My customer wants me to supply them with logos that are "locked" so that when they are imported into a document they can't be stretched/resized. Is that possible?

  • Consider the use cases. If this is imported to Word as "letterhead," you might provide a full-page design in eps or tiff file for them to use as a watermark set to "100% size and behind" in a word template and then they simply make their employees use this template for new documents. – Yorik Dec 9 '16 at 20:03
  • I appreciate the response, but that's the problem. I think they use it many different ways. They aren't interested in templates. They want me to perform magic, lol. – karen Dec 9 '16 at 22:11

No, you cannot prevent someone from distorting an image because transforming the image is done by the program. You can only tell them not to distort the logo by sending the companies branding guideline or tell them how they can scale/move the logo without distorting the logo.

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    Thank you, @AndrewH. That's exactly what I've been telling them. I'm gathering evidence to support my case. – karen Dec 8 '16 at 21:32
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    @karen I'd love to see evidence to support theirs :p – Hanna Dec 10 '16 at 2:27

To add to Andrew's reply, JPG is already "locked", in a way. So, technically, the file is not a working file if saved in a medium to small size. JPG is a lossy compressed file format, and stretching it will just cause artefacts that will eventually make the image look pretty terrible.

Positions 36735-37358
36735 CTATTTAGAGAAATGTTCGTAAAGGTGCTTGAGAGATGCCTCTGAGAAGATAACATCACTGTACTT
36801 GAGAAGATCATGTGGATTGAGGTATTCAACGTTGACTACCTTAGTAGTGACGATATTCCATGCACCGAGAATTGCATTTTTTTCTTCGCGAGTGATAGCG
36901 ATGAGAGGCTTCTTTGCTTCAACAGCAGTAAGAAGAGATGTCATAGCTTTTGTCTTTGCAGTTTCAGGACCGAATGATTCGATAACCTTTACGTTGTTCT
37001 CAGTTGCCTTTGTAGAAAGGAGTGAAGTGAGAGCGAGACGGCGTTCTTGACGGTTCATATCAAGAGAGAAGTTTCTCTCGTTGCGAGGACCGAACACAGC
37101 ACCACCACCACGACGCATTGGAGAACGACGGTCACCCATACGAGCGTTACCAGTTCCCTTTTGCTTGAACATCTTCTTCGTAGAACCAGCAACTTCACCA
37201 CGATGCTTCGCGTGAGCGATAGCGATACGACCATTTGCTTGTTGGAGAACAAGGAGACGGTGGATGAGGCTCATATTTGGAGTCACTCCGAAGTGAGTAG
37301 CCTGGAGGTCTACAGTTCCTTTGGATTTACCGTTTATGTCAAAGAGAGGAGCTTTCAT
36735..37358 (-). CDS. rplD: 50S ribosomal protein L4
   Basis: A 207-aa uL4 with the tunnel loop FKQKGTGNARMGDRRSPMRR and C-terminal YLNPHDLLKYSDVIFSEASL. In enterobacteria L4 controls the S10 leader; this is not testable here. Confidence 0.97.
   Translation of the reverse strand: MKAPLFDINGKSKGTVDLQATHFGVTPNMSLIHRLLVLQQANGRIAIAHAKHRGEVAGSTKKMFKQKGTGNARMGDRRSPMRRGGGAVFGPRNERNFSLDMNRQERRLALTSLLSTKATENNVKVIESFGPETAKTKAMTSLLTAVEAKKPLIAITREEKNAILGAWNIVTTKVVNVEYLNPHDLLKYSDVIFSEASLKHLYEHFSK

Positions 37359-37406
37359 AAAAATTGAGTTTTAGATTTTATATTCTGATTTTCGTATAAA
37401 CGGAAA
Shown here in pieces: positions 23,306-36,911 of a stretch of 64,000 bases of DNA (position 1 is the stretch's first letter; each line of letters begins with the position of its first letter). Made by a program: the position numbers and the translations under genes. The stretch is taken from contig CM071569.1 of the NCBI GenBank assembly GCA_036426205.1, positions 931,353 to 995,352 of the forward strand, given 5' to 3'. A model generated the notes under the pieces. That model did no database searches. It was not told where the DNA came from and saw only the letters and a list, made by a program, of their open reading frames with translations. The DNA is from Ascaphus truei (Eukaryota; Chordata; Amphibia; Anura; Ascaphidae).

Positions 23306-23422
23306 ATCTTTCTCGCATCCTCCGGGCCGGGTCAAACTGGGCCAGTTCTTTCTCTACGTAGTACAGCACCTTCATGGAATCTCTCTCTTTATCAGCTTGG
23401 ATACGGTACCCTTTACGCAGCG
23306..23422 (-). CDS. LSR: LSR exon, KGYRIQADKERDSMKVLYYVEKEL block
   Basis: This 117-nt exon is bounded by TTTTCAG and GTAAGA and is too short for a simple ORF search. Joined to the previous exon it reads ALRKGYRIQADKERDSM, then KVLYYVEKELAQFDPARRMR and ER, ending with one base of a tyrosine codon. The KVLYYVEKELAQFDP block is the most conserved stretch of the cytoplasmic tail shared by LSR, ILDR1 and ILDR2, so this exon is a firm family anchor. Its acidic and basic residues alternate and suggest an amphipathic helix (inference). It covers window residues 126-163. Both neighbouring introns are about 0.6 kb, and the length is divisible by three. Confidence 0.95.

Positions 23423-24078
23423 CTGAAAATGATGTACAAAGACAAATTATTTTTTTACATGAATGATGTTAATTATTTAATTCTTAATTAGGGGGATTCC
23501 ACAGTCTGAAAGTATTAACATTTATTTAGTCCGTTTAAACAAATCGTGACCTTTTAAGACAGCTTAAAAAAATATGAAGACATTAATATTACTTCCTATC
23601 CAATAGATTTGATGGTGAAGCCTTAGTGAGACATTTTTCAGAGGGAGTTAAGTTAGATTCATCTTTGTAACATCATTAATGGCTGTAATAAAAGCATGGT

You will probably provide your client with at least two formats for the logo: One scalable (vector, say), and one non-scalable (JPG, PNG). You could tell them to use the JPG/PNG for distribution and keep the scalable logo for internal/official use only.

  • It is unusual to think of raster images as "locked" but that is actually what is happening when you rasterize a vector: you lock it in. Obviously this isn't what the OP means, but it is important. Unfortunately, AI and EPS are beyond the training level of many office workers. – Yorik Dec 9 '16 at 19:59
  • The customer is not editing the actual logo file. My customer puts their jpg logos up on the company intranet so that employees can grab the logo to use it. The problem is, when they place the image in their (I'm assuming Word) document, they are stretching it unproportionately. They have a brand guideline saying not to do this, but you know as well as I do, nobody's reading it. – karen Dec 9 '16 at 22:07

The logo can be available only as an insertable object that has built-in smartiness (= carries some programmed code). No JPG logo anywhere.This belongs to programmer's sphere of influence. It's not manageable by low profile system administrators or by graphic designers. But it works, if it's supported by company management and the staff already is prohibited to make system changes by policies.

Good policies protect the system but cause easily angriness. Even 10 years ago it was quite irritating to have a password asking dialog under my nose nearly every time when I had got some idea.

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